Tuesday, Sept. 27, 2022 |
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Fourth COVID vaccine cleared for use in US
The Centers for Disease Control and Prevention on Tuesday recommended that a newly authorized vaccine from Novavax be used as an option for adults seeking a primary immunization against the coronavirus. Dr. Rochelle Walensky, the CDC’s director, signed off on the recommendation of a panel of vaccine experts that had unanimously endorsed the vaccine Tuesday afternoon. The decision removes the final regulatory hurdle for the fourth COVID-19 shot authorized in the United States. Novavax received significant federal funding to develop its shot but fell far behind in the vaccine race. Even so, it is hoping the shot will appeal to Americans who have declined to be vaccinated.
House passes same-sex marriage bill amid concern about court reversal
The House on Tuesday passed a bill that would recognize same-sex marriages at the federal level, with a strikingly bipartisan coalition supporting a measure that addresses growing concerns that a conservative Supreme Court could nullify marriage equality. Forty-seven Republicans joined Democrats in backing the bill, the Respect for Marriage Act, which would codify the federal protections for same-sex couples that were put in place in 2015, when the Supreme Court ruling in Obergefell v. Hodges established same-sex marriage as a right under the 14th Amendment. The measure faces an uncertain path in the Senate.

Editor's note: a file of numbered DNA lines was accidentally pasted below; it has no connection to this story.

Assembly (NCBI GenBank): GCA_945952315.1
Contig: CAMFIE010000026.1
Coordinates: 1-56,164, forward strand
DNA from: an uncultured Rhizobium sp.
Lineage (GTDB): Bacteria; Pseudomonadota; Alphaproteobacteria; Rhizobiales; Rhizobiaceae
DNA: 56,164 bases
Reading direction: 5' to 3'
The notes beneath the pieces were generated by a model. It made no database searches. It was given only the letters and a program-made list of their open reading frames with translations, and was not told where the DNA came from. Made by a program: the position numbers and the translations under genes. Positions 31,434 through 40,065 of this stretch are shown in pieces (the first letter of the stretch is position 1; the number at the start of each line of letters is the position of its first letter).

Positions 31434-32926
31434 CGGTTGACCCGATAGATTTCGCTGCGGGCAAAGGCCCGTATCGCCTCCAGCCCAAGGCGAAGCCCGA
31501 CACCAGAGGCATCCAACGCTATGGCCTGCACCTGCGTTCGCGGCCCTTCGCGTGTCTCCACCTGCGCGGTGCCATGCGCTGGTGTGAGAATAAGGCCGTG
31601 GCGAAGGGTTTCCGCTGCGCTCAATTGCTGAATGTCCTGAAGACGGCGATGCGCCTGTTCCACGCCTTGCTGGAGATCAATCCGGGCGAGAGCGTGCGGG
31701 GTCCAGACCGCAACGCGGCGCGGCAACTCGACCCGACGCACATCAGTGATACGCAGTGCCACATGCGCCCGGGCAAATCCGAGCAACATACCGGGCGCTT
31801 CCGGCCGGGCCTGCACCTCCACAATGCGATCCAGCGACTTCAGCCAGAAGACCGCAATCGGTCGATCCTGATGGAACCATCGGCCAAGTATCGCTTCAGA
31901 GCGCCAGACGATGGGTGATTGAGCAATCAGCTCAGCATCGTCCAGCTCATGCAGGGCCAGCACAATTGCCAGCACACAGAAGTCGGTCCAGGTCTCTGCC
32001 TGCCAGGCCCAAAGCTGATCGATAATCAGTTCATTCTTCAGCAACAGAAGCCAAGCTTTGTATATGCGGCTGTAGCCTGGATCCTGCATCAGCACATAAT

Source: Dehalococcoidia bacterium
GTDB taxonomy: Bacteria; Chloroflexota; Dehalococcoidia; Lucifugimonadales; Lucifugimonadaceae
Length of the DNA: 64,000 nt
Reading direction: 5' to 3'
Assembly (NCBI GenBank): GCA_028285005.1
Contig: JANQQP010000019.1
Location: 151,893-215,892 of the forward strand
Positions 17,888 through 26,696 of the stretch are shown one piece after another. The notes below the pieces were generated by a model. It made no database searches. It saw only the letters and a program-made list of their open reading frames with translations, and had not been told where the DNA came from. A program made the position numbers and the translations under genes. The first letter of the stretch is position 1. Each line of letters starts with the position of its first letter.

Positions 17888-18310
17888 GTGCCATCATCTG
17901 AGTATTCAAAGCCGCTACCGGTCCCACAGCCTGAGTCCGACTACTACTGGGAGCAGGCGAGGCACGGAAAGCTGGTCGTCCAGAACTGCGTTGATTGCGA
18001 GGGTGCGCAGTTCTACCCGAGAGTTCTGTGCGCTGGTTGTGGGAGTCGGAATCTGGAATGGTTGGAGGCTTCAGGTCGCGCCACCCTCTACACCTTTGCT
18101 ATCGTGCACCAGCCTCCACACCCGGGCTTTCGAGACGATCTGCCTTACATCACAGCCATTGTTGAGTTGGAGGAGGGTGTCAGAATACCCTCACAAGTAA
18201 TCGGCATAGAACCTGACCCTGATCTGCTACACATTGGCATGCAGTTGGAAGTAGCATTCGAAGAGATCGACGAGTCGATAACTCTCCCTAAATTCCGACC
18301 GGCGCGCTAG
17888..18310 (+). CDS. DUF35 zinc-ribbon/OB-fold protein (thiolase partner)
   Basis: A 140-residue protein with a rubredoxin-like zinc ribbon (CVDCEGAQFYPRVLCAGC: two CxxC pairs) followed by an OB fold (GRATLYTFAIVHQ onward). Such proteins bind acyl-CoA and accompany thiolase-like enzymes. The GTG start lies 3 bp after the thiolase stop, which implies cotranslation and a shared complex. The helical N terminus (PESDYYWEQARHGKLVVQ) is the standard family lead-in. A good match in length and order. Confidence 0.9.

Trump electors targeted in Georgia criminal inquiry
Prosecutors in Atlanta have informed 16 Trump supporters who formed an alternate slate of 2020 presidential electors from Georgia that they could face charges in an ongoing criminal investigation into election interference. The revelations were included in court filings released Tuesday in an investigation being led by Fani T. Willis, the district attorney of Fulton County. They showed that while much attention has been focused on the House hearings in Washington into the Jan. 6, 2021, attack on the Capitol, it is a local prosecutor in Atlanta who may put Trump and his circle of allies in the most immediate legal peril.
Trump, Pence rivalry intensifies as they consider 2024 runs
Former Vice President Mike Pence is becoming increasingly brazen in his willingness to counter former President Donald Trump. The two will hold dueling rallies in Arizona on Friday as they stump for rival candidates who offer dramatically different visions of the Republican Party in a critical battleground state. Days later, they will once again cross paths as they deliver major speeches on the same day in Washington. The encounters mark a more confrontational phase in their fraught relationship. They could soon find themselves competing against one another in the 2024 GOP presidential primary if they both ultimately choose to run.
Frequent lockdowns may have contributed to Uvalde tragedy